- - Monday, December 16, 2019

Missing the mark on quarterback assessments is an NFL tradition, probably since the days when quarterbacks primarily were blockers in single-wing formations.

Before he became an all-time NFL great with the Baltimore Colts, Johnny Unitas was selected 102nd overall by Pittsburgh in 1955. Quarterbacks chosen ahead of Miami Dolphins legend Dan Marino in 1983 draft included Ken O’Brien, Tony Eason and Todd Blackledge.

Three-time Super Bowl MVP Joe Montana remained on the board in 1979 until San Francisco took him with the final selection of the third round. He was a steal compared to New England’s Tom Brady, who famously lasted until the sixth round — pick No. 199 — in the 2000 draft.

Conversely, history is littered with the figurative corpses of first-round busts under center, including co-poster boys JaMarcus Russell and Ryan Leaf. Recent vintage includes Paxton Lynch (2016), Johnny Manziel (2014), and Christian Ponder (2011).

Making the right call at quarterback is a front office’s most important decision. It’s also the easiest to botch. Consider the NFL outposts in Miami and Tampa Bay.



The Dolphins drafted Ryan Tannehill eighth overall in 2012 and stuck with him for seven fair-to-middling seasons. Finally weary of meh, Miami shipped him to Tennessee for a fourth-rounder and late-round pick swap in March. With Marcus Mariota entrenched as the Titans’ starter, Tannehill was expected to be the backup quarterback.

Instead, he became the starter in Week 7 and proceeded to play elite football while leading Tennessee into playoff contention. The Titans lost on Sunday for just the second time since Tannehill took over.

He entered Week 15 at No. 1 among qualified passers in yards per attempt (9.8), adjusted yards per attempt (10.2) and passer rating (118.5).

The change of scenery has helped Tannehill. But the Dolphins must wonder if they traded away a late-blooming franchise QB.

By comparison, officials with the Tampa Bay Buccaneers must wonder about their next move with quarterback Jameis Winston.

They clearly weren’t sold on the 2015 overall No. 1 pick in the offseason, when they picked up his fifth-year option rather than signing him to an extension. A long-term contract with Tampa Bay seemed iffy until Winston began posting some ridiculous numbers during a four-game winning streak.

On Sunday, he became the first NFL quarterback to pass for at least 450 yards in back-to-back regular-season games. He had 458 yards and four touchdowns against Detroit — including 308 yards and three touchdowns at intermission. In the previous game, against Indianapolis, Winston threw for 456 yards and four touchdowns.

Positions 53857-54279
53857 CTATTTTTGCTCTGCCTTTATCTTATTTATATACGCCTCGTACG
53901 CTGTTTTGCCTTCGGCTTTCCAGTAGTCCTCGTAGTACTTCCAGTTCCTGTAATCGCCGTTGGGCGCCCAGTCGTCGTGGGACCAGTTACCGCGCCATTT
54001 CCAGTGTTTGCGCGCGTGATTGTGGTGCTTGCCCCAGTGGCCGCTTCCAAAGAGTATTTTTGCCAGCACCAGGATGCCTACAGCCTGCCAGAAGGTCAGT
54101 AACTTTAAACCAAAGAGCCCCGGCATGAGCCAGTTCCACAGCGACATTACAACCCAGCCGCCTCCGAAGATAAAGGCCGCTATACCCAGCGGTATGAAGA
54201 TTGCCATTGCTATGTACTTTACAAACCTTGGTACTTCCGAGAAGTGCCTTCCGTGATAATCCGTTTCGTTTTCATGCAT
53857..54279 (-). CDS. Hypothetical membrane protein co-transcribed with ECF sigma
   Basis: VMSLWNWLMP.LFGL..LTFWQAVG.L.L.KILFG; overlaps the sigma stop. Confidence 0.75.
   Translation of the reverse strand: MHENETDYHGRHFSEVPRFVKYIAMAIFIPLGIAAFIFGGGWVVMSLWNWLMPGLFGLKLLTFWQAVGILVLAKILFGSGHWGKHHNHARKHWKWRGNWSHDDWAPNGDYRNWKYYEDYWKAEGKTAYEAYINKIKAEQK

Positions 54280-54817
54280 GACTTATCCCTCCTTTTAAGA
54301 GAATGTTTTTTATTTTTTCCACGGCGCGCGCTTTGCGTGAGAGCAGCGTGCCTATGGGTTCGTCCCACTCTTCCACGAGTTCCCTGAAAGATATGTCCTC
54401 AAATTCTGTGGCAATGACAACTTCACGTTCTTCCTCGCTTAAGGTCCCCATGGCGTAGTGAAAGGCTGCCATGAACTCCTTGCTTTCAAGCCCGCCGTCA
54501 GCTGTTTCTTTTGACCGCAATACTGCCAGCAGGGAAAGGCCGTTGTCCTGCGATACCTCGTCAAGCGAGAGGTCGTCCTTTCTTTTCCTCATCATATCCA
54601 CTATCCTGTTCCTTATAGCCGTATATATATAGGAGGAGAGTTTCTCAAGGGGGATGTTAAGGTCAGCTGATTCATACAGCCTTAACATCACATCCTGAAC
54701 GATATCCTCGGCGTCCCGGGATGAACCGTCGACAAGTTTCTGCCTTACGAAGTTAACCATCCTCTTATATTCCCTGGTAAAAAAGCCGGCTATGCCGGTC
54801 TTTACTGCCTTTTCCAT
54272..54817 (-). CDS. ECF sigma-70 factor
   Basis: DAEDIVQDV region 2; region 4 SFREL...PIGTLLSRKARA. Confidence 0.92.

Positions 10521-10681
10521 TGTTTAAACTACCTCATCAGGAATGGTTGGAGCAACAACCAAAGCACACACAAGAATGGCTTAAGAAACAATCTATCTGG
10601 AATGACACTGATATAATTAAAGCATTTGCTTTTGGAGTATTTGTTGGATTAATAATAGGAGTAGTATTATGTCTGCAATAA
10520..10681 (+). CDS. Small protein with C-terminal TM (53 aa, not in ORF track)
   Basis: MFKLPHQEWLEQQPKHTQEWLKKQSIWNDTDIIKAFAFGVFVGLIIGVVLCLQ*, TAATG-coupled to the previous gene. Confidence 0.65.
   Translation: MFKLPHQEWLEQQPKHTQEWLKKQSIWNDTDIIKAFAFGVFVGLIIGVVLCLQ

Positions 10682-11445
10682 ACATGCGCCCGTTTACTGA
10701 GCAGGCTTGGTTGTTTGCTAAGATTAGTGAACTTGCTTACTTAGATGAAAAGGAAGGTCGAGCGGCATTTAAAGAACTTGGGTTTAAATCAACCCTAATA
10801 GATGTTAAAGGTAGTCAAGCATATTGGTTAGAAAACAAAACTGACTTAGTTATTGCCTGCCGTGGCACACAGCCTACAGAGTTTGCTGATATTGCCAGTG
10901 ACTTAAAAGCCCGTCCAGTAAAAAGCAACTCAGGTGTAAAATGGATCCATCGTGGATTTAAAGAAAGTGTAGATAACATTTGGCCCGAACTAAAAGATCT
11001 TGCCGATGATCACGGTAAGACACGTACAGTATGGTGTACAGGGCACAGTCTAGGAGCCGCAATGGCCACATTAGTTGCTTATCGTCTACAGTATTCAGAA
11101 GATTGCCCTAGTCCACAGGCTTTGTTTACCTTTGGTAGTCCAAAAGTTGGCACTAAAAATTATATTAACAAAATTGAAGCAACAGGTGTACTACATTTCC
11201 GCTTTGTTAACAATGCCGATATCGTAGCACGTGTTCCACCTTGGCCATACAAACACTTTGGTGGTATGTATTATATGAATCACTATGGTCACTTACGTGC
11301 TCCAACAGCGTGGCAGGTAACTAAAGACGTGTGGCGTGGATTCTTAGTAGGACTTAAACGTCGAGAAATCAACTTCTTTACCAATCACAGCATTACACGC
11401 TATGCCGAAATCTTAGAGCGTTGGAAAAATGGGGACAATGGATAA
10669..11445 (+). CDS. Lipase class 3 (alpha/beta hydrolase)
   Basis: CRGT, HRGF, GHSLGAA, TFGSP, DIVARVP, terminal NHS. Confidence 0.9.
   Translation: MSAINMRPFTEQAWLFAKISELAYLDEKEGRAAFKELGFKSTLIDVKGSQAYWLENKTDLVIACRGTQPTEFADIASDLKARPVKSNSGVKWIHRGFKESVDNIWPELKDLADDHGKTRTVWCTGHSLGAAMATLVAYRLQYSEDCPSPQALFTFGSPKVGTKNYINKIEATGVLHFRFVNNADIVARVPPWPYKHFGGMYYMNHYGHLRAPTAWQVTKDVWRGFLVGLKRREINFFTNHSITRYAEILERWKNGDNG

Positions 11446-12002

But Winston remains a turnover machine, typically anathema for his position. He leads the league with 24 interceptions, six more the nearest passer (Phillip Rivers). His arm strength and decision-making prowess seem to be at opposite extremes, leading to extraordinary plays for better and worse.

Bucs coach Bruce Arians was noncommittal earlier this month when asked about an extension for Winston. Regardless, the quarterback has a big payday ahead next season with another team if not Tampa Bay.

“I hope I helped myself, because I definitely want to be here in Tampa,” Winston said after Sunday’s game.

The demand for franchise quarterbacks continues to outpace the supply, which can create desperation among the have-nots.

There will be a market for Tannehill, despite his pedestrian act prior to this season.

Winston will enjoy overtures, too, despite the prospect of 5,000 passing yards and 30 TDs accompanied by 30 picks.

Teams might convince themselves that a different established passer is the answer. New Orleans’ Teddy Bridgewater is headed toward free agency and quarterback-needy franchises could go that route instead of the draft. Bridgewater is still just 27 with a Pro Bowl season on his resume — 3,000-plus yards and a 65.3 completion percentage during his playoff run with Minnesota in 2015.

Only one thing is certain: Franchises will continue to swing-and-miss badly on quarterbacks. It’s the only way to eventually get a hit.

If Nick Foles could get $88 million over four years from Jacksonville, anything is possible at the position, including franchise tags for Tannehill, Winston and maybe Dallas’ Dak Prescott. I suspect that trio will sign long-term deals and at least one quarterback won’t live up to his contract.

Good luck separating the counterfeit from the legit.

That’s a never-ending task for quarterback evaluators and years can go by before final grades are in. We’ll have to check back in a few to see where Tannehill and Winston end (not to mention the 2018 quarterback class).

Deron Snyder writes his award-winning column for The Washington Times on Tuesdays and Thursdays. Follow him on Twitter @DeronSnyder.

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